Summertime in southern Alberta is happiness time. This was especially true for one community leader from Morley whose ancestral heritage equipped him well for expressing that happiness. I’m referring to my happiness mentor, the late Jimmy Kaquitts, cowboy, artist, entertainer, and promoter of his Stoney Nakoda language.
This past weekend I thought about Jimmy often while listening to First Nations elders from across Canada. They were participants in ANVILS, a conference held at the University of Alberta on indigenous language sustainability. They, too, shared a deep love for their ancestral cultures and languages: Nakoda, Tsuut’ina, Blackfoot, Cree, Dene, Tl’ingit, Haida, Mi’kmaq, and others.
Their languages beautifully mirrored the richness of their cultural heritage and holistic worldview, mirrors on ways of life that dare not be lost, they said. Indeed, their languages were at the very heart of the identities of each member of their community.
As Stoney Nakoda Elder Tina Fox, one of the local participants, often says, “You are what you speak.”
Well, the elders’ enthusiastic comments got me thinking about Jimmy Kaquitts’ celebrations of his Stoney Nakoda language and heritage, especially in some of the experimental reading materials he produced back in the early 1970s.
Jimmy was part of the team that developed a modern writing system for Stoney Nakoda. One of his contributions was a humorously illustrated booklet featuring Ozîjan (pronounced approximately like o-ZHEEN-jahdn), “Little Bear,” and his loyal dog, Sichu (SHEE-choo). The title of the book was Mnogedu Timânîbi (mno-GAY-doo TEE-mun-NEEM-bee), “Summer Holidays.”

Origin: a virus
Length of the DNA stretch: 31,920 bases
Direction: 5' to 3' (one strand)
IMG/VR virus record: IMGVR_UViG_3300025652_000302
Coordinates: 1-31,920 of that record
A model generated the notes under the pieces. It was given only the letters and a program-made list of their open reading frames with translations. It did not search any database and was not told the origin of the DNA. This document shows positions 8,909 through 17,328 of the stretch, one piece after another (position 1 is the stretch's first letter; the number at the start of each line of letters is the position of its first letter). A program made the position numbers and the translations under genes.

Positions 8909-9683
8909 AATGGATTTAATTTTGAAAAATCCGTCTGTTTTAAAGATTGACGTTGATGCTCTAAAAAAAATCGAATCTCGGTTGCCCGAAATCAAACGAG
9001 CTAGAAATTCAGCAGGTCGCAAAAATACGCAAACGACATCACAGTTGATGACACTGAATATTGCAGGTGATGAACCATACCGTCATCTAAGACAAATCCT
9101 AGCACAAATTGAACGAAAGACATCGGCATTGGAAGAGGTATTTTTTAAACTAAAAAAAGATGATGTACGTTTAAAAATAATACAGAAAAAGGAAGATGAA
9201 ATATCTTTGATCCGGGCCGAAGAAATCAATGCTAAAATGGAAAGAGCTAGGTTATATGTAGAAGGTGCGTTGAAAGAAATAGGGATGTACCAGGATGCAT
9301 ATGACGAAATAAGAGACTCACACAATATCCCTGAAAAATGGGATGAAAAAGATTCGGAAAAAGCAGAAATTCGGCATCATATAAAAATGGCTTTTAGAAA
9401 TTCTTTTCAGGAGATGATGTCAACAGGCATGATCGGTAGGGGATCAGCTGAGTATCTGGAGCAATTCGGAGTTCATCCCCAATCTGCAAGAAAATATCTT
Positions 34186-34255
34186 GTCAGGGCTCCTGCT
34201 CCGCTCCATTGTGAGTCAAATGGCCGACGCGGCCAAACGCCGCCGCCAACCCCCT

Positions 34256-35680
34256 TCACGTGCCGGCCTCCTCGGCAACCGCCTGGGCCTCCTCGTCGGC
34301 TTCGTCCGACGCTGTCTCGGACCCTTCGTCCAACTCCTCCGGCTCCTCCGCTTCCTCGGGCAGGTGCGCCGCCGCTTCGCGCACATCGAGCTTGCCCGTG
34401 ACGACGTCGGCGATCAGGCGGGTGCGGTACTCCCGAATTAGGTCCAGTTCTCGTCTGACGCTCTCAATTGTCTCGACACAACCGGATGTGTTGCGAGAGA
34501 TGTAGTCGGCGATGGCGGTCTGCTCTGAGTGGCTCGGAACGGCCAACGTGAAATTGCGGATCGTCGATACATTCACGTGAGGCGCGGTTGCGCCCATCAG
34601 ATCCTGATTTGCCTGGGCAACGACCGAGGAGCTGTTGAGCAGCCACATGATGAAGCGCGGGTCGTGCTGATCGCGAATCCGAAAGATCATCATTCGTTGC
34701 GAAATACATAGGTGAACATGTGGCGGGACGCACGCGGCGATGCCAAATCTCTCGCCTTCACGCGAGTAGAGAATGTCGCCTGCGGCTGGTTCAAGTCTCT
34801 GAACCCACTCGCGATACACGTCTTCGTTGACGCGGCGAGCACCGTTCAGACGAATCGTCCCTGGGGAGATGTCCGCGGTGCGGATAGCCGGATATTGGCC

The text was entirely in Stoney Nakoda using a writing system that reflects the actual sounds of the language, and not some colonized misrepresentation of those sounds often seen in Anglicized Stoney place names around the province.
In the booklet, Jimmy depicted Ozîjan enjoying himself at the Calgary Stampede. He’d be doing a chicken dance in the Indian Village, riding in the Stampede parade, singing to Sichu, and competing in a rodeo.
Jimmy’s contributions led eventually to his appointment as director of the Stoney Cultural Education Program (SCEP), the harbinger of many groundbreaking culturally and linguistically respectful initiatives for First Nations classrooms.
In all his endeavours, he never lost sight of his love for life, especially in the summertime. The guitar-strumming entertainer often sang Lobo’s hit love song of the day, “Stoney.” Jimmy chose to interpret the lyrics as referring to his beloved Stoney ways, especially as expressed in the refrain:
“Stoney, happy all the time / Stoney, life is summertime / The joy you find in living every day / Stoney, how I love your simple ways.”
© 2016 Warren Harbeck